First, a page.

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How do I say yes to "Do I really have to file a ticket ?" without support from management or even QA team ?

I'm a team lead for a software development team. I have a product manager that always spread his documentation/specifications everywhere: on calls, on slack channels, on slack direct messages, (avoids emails) .. sometimes in Jira.

I've insisted on everything being filed in Jira, I've explained the advantages of being able to track issues, on the fact that Jira is accessible to the whole team and I don't have to repeat myself explaining, nothing seems to register with this guy.

I escalated this issue to the manager sponsoring this project and got a "let's not make this a science project", to my normal manager who said that we need to insist on process, but doesn't actually get involved. I asked the QA team to insist on Jira tickets, they say yes, but do nothing (either because they are not involved when the the request is made, or because when they are asked to test, it's already to late).

Also, this project is growing exponentially, in terms of users, and I expect that the situation will get worse, while now it's manageable to have them spread everywhere, at some point this will no longer be the case.

I have other projects that I'm developing that are working fine, I have a team that I love and get along nicely, and I can't refuse this project. I'm really at the end of my rope, and contemplating leaving the company, but I would rather not do that.

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How do I say yes to "Do I really have to file a ticket ?" without support from management or even QA team ?

In general, you don't.

I've had some success in the past by saying something more along the lines of "The process requires a ticket first. Let me help you file one." And then my team only worked from the ticket.

It tended to change the culture over time, although not completely. Over time management started to expect people to use the process. I was running QA, so that part was never an issue.

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  1. You could just let it fail. Having documentation and specifications everywhere is inevitably going to lead to some major missed items in terms of work to be done. I was on a project with a PM who did this and a couple weeks of him not seeing key features built that he wanted to be built convinced him to use our Jira equivalent. Same thing happened with a business analyst on another project I was on. He would just say what he wanted changed in various reviews and demos, but maybe half of it was worked on. That convinced him of the need for project task and requirement tracking.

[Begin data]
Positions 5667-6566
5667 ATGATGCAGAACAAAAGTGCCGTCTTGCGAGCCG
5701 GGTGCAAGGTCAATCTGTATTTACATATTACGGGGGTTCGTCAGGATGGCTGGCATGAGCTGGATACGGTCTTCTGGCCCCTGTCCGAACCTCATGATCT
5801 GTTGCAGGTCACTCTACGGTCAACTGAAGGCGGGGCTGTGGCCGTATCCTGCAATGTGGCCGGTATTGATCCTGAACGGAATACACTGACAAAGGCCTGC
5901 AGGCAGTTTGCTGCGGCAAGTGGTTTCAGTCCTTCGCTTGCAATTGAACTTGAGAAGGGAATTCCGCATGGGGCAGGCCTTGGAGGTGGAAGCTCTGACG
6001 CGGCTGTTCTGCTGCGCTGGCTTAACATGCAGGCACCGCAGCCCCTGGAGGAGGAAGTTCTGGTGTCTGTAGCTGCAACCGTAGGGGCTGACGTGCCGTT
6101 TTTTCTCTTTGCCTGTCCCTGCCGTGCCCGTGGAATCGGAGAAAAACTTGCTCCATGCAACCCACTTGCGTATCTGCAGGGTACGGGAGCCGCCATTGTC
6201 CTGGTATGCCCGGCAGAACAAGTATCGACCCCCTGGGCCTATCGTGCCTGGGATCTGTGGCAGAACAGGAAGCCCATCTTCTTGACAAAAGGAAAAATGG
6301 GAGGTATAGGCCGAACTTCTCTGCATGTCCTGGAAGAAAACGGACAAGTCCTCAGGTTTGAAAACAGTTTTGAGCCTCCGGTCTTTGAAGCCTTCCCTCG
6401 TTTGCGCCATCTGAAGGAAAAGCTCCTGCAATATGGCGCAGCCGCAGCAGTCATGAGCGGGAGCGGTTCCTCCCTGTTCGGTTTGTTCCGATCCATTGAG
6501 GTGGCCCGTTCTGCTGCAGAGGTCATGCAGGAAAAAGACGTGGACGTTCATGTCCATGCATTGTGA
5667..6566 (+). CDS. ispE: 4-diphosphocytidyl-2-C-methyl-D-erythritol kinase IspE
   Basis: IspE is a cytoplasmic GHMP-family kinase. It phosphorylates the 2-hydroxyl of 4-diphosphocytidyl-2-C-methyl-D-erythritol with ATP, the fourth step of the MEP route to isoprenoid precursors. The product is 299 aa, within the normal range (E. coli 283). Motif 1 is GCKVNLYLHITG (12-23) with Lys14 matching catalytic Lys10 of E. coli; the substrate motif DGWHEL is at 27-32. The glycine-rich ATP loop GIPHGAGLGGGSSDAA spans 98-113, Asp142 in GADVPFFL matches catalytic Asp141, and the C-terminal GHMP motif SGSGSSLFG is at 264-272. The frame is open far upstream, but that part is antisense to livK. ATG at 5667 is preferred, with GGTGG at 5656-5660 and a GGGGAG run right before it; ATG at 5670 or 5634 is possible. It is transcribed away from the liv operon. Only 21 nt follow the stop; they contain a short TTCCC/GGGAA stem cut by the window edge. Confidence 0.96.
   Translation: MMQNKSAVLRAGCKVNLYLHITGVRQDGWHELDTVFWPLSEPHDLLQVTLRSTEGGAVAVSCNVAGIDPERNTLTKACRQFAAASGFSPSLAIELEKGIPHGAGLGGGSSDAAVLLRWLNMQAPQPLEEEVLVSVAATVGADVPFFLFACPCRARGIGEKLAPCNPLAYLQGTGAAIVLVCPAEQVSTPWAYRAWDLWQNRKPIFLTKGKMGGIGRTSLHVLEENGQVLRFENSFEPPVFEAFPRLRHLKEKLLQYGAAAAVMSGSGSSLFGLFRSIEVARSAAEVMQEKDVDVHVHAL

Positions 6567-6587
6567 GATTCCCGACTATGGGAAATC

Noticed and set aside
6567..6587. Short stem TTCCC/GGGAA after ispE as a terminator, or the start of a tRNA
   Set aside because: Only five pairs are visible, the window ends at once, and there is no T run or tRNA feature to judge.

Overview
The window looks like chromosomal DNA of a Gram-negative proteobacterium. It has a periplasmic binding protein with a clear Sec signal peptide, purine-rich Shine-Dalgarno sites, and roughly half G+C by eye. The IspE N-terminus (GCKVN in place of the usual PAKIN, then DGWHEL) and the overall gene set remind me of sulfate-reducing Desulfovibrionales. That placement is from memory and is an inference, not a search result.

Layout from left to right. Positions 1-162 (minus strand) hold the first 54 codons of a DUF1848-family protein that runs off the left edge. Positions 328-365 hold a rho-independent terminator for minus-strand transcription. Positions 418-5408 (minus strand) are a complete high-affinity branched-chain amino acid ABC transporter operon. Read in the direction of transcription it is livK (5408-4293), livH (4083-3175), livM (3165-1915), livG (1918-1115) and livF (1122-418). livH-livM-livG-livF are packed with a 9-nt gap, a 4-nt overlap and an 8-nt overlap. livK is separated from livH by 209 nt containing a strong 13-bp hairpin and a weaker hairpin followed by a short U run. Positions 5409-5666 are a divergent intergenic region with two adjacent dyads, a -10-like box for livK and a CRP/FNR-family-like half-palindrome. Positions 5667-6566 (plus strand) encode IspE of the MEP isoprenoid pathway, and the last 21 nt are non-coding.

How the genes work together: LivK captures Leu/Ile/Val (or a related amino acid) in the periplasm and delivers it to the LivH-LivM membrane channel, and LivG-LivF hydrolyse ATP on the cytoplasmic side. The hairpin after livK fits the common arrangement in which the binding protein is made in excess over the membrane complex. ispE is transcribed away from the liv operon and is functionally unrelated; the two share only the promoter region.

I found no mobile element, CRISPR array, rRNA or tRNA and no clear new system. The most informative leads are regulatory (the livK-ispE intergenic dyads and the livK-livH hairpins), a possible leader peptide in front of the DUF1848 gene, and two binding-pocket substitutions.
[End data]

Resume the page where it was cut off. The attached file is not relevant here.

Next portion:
2. If major errors aren't already happening, it may not matter. I am curious how this did not self resolve. Usually the person asking for the work gets annoyed when that work is not done and this gives you an opportunity to point to why. Unless some developer is very diligent in covering for them, it should have already happened. May it really not matter if this project is done well? This was an interesting realization about the workplace when I graduated. Excellence is frequently irrelevant.

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  • Work gets done, but usually on my expense. I end up doing his job and mine. Aug 20, 2021 at 14:54
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    @mostafawornout so you see why the manager has no reason to believe this is a problem right? Aug 20, 2021 at 14:59
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my normal manager who said that we need to insist on process, but doesn't actually get involved.

Your manager doesn't need to get involved, they told you to insist on process. That means you don't work on items that don't have a Jira ticket.

Product Manager via memo left on your chair, "hey I sent you a teams message, please fix this"

You via phone or in person, "I need a Jira entered before I can work on an issue"

Product Manager, "@!#$% &^#@#"

You, "You need to take this up with my manager, who instructed me to insist on process."

Then you live with the results. Your manager will either cave to the PM when the PM calls them or will say,"yes, that's the process, please follow it." If they cave, then the system will continue to be a mess, and you will either deal with the mess or find a new place to work. If they enforce the process, your problem is solved.

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normal manager who said that we need to insist on process

So long as he can just agree and you go away that's the route of least resistance.

Be persistent. It's his job to get involved. Involve him, ask him for solution strategies, make him a part of it. When he starts feeling responsible he will take action.

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